Monday, September 27, 2010

Emphasizing the Research Process

One of the things we try and do at Casefile Clues is to emphasize the process. Sometimes that means we don't write the research up in the "cleanest" fashion or present things in the most orderly way. Research is not always done in strict chronological order; things are not discovered in the easiest order to understand; and the significance of details is not always immediately evident.

I hope Casefile Clues reflects that.

One of the things I don't like about some journal articles is that the package is "always neatly wrapped." Research doesn't always happen that way. Sometimes there are loose ends that are "discovered" when the writing takes place and sometimes those loose ends have to stay "loose" because deadlines loom whether loose ends have been tied or not. We do try and admit the loose ends--because that is important too.

Sometimes the suggestions are inadvertantly directed in the way I know the research is going or has gone because I know more than is in the article. I try not to write that way, but sometimes it slips out.

The John Michael Trautvetter article on his property acquisition is a good case in point. The article had already gotten long enough without going into conjecture about where he originally got his money for the first purchase (partially because I have a few loose ends to research yet). Suffice it to say that it seems very reasonable that he recevied his inheritance at a young age, before either of his parents died. His parents had a few "issues" as did his "in-laws" and we'll cover those in more details in future issues of Casefile Clues. I just hate to include things that are conjecture when I don't have as much evidence as I would like or I feel there's some research lacking. I do feel it's important to document the research process and include sources as we go and we've tried very hard to do that.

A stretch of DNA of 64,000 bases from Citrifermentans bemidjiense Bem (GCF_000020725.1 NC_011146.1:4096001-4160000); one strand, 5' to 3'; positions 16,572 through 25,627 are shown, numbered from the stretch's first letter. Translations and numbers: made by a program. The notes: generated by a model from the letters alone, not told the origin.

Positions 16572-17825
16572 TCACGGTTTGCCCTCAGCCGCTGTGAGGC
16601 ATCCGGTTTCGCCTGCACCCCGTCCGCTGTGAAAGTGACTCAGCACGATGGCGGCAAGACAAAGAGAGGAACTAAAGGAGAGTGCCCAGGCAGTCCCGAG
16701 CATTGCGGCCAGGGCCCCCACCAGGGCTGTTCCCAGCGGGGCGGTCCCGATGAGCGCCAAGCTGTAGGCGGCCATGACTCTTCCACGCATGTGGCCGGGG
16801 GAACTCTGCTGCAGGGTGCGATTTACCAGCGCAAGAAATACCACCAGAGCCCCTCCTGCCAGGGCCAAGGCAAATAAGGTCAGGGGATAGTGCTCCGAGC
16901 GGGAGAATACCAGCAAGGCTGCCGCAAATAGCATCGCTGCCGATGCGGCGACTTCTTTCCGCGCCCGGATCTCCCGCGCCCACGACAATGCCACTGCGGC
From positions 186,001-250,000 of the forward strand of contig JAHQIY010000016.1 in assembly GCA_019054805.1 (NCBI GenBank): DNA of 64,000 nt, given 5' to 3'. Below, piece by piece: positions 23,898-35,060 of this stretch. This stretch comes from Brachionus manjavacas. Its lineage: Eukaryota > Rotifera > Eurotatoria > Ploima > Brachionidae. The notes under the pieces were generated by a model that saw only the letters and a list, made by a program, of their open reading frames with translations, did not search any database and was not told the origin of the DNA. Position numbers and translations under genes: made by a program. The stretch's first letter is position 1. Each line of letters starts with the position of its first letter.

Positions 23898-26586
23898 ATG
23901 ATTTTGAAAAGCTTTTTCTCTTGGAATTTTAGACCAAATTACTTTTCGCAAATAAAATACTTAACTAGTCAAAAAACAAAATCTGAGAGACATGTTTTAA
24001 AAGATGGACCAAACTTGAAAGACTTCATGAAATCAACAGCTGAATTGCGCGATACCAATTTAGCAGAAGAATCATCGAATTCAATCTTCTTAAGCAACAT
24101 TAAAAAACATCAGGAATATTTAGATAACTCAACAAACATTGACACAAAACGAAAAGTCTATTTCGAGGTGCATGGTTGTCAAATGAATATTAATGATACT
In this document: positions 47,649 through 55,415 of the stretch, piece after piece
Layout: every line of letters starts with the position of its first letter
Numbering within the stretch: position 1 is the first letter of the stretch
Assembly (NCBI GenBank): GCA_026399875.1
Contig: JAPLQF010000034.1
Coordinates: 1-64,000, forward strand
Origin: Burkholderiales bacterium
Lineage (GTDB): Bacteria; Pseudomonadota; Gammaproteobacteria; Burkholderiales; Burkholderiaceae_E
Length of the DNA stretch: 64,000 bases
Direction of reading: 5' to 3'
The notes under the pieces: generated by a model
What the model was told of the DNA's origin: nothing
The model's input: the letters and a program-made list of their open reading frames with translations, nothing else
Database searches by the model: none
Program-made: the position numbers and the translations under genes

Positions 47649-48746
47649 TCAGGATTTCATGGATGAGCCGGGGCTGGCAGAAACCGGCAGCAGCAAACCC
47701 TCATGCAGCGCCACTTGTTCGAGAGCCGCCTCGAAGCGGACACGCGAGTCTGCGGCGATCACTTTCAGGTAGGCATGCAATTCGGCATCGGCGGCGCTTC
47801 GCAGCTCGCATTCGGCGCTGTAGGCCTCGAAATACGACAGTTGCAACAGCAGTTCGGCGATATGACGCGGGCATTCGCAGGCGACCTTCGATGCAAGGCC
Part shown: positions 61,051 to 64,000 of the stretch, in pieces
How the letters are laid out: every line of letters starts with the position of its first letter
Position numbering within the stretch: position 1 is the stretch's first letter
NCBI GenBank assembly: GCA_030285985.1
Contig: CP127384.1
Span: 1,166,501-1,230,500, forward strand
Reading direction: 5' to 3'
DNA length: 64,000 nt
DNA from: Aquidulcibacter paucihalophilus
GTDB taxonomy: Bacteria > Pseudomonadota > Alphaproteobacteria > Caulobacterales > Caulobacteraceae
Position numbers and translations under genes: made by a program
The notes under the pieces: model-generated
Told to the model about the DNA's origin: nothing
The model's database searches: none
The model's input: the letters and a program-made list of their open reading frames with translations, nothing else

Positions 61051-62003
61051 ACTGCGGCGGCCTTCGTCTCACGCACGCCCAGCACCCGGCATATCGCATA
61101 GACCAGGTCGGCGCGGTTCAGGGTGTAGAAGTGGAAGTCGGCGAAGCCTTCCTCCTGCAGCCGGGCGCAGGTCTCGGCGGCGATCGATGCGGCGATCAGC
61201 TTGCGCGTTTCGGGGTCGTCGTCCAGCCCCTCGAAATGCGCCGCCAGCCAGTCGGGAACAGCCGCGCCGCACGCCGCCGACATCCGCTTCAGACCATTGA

If you'd like to see where our research progresses, consider subscribing to Casefile Clues. We try to be clear, exhibit sound methodology, and include all documentation. And some of these stories I just can't make up!

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